Nettles, once cooked, they can be handled and used as you would spinach â€“ scramble with eggs or use in quiche or frittatas, add them to Greek spanakopita fillings, ravioli filling, risotto, soups, stir-frys, puree them for nettle pasta dough, top pizzas, make creamed nettles, or simply sautÃ© them with extra virgin olive oil, garlic, and a squeeze of lemon (just like spinach!).
To soften the stingers, and render them harmless, cook them as such:
Bring a pot of water to a boil. Tip the contents of your bag of nettles into the pot, or use tongs to lift them into the pot. Push them down and stir them around a bit with a wooden spoon or tongs. Let them boil, and, after a minute, the stingers will have softened so that the nettles can be handled. Within 2-3 minutes, the nettles will be fully cooked. Lift them out with a spider or strainer and either refresh them under cold water, or spread them out on a baking sheet to cool. Once cool, they can be squeezed of excess water if desired (a good idea if you are adding them to eggs), or chopped to add to soups. If the stem is tender, you can chop the vegetable in its entirety and use the whole thing. If the stem is woody, just pluck the leaves from the stem and discard the stem (much easier than donning gloves and plucking the leaves from the raw stem).
Note that the nettles are lifted from the boiling water rather than pouring out the contents of the pot into a colander. This is so that you remove the floating nettles, and leave the sunken sediment (if any) behind in the pot. In preparing the nettles in this manner, you can avoid having to wash the raw nettles and risk a run-in with the stingers. Also note that I have never had anyone mention that the nettles retain any sediment, nor have I ever encountered it when eating nettles prepared in this manner. Occasionally, though, there will be a thin twig or pine needle that has to be removed.
I am often asked if nettles can be steamed rather than boiled. Yes, they can, but they should be washed first, because the sediment will not be washed away by the steam. Also, if you blanch or boil rather than steam, you have the advantage of getting a â€œ2 for 1â€ with your vegetable purchase.
After par-boiling, you have a nutrient-dense leafy green (think nutrient content of spinach, times 10, with added trace minerals), plus the nutrient-dense cooking liquid. If you have salted the cooking water, you can use the resulting Nettle Broth as a rich vegetarian soup broth or for cooking rice and risotto. If you have kept your nettle boiling water unsalted, you will have a Spring Tonic of Nettle Tea to drink.
Both the nettles and the nettle cooking liquid freeze beautifully, and will keep the better part of a year. A tip: Donâ€™t squeeze out the water from the cooked nettle leaves before freezing; the extra water will help to preserve their integrity in the freezer, and you can always squeeze them out when they have thawed.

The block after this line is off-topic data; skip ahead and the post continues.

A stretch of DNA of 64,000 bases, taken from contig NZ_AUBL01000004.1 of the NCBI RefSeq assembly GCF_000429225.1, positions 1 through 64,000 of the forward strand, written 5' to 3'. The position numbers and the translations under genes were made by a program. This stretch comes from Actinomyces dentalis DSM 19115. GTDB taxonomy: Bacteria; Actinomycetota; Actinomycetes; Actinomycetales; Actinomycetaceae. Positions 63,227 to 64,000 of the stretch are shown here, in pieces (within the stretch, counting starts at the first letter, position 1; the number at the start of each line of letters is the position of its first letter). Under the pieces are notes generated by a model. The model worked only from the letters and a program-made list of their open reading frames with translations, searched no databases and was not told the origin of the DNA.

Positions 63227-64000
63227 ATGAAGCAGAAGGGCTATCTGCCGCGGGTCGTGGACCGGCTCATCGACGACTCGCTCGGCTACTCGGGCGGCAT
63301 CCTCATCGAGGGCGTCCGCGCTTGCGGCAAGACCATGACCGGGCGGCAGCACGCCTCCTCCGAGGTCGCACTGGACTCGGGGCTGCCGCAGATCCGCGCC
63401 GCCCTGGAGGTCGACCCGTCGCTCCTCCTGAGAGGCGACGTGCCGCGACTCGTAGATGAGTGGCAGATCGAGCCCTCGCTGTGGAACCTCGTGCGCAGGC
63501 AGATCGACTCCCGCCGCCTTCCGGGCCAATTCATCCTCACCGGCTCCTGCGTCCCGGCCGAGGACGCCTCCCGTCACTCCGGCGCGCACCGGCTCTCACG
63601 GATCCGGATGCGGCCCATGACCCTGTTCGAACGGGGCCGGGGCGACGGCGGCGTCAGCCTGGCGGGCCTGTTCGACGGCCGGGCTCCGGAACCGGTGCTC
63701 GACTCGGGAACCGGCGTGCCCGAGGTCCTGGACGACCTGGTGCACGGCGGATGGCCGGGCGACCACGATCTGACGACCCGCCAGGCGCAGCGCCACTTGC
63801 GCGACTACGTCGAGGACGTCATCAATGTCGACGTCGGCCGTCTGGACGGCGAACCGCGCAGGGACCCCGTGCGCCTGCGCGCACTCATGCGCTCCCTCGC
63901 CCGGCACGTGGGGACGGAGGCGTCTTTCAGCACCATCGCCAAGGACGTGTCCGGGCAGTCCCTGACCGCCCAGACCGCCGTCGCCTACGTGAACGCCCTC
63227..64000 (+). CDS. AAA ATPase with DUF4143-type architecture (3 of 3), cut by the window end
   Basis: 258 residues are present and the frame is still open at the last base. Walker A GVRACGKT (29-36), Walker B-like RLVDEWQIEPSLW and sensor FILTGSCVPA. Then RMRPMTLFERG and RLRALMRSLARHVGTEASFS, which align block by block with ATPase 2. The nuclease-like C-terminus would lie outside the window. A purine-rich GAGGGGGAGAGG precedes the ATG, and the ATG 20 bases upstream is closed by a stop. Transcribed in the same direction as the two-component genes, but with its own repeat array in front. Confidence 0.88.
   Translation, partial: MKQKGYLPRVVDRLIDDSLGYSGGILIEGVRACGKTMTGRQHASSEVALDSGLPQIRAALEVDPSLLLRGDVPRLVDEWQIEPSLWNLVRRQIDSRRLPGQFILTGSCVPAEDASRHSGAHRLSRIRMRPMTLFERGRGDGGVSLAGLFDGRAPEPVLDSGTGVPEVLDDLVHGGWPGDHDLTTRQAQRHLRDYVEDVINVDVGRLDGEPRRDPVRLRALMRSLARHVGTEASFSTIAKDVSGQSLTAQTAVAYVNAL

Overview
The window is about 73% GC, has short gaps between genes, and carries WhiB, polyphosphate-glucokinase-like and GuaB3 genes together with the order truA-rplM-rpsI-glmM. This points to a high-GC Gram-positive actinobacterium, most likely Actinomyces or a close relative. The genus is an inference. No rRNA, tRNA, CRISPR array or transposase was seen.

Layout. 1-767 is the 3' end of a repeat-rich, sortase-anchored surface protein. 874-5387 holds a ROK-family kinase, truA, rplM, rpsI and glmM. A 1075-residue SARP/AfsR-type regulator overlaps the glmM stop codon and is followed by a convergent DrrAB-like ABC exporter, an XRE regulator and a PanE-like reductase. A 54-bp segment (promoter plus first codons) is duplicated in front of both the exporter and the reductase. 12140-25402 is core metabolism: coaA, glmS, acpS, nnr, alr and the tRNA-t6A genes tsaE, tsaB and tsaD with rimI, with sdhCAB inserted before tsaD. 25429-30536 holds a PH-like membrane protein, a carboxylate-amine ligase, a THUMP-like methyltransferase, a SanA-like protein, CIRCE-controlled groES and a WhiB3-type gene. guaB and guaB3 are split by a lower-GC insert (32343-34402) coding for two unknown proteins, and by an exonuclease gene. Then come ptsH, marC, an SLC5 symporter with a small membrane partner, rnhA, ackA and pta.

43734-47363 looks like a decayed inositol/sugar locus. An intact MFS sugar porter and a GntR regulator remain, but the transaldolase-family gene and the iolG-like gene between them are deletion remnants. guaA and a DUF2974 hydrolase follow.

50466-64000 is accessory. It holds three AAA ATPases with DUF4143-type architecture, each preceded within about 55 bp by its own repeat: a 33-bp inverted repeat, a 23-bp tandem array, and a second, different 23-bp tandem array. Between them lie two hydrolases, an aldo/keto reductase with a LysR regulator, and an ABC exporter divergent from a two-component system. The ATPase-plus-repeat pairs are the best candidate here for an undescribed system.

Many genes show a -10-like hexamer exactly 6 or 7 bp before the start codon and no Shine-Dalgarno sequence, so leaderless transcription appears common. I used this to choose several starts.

Mushroom, Potato, & Nettle Soup
Donâ€™t feel limited to the mushrooms listed â€“ a great number of wild mushrooms will work just as well. This soup freezes quite nicely.
1/2 lb. young nettles
Â¼ C. good flavored olive oil, plus more for cooking the mushrooms
1 lb. potatoes, peeled, halved, and sliced Â¼ inch thick
a pinch of chile flake
2 large garlic cloves, peeled and sliced
Â½ lb. shiitake mushrooms, sliced
Â½ lb. maitake mushrooms, chopped or pulled apart into petals
10 C. good quality meat, chicken, mushroom, or vegetable broth (you can include some of the nettle cooking liquid in the soup broth â€“ it is rich and will add another layer of flavor to the soup)
sea salt & black pepper
Bring a pot of water to a boil. Season the water with salt. Carefully add the nettles and cook until the stingers have softened, about a minute. Drain the nettles and refresh them briefly under cold water until cool enough to handle. Pick the leaves from the larger, woodier stems (the tender young stems can be chopped and added to the soup). Set the nettles aside.
Heat the olive oil in a soup pot over a medium flame. Add the sliced potato and cook, stirring every so often, until the potatoes have started to take on some color (10-15 minutes). Add the chile flake and sliced garlic. Add another T. oil if the ingredients in the pot seem dry. Cook for 1 more minute. Break up the potatoes slightly with a potato masher or wooden spoon, then add the stock to the pot. Bring to a boil.
Meanwhile, sautÃ© the mushrooms in additional oil. Add them to the soup. Season with salt and pepper. Simmer the soup for 20 minutes, then add the nettles. Warm through and serve.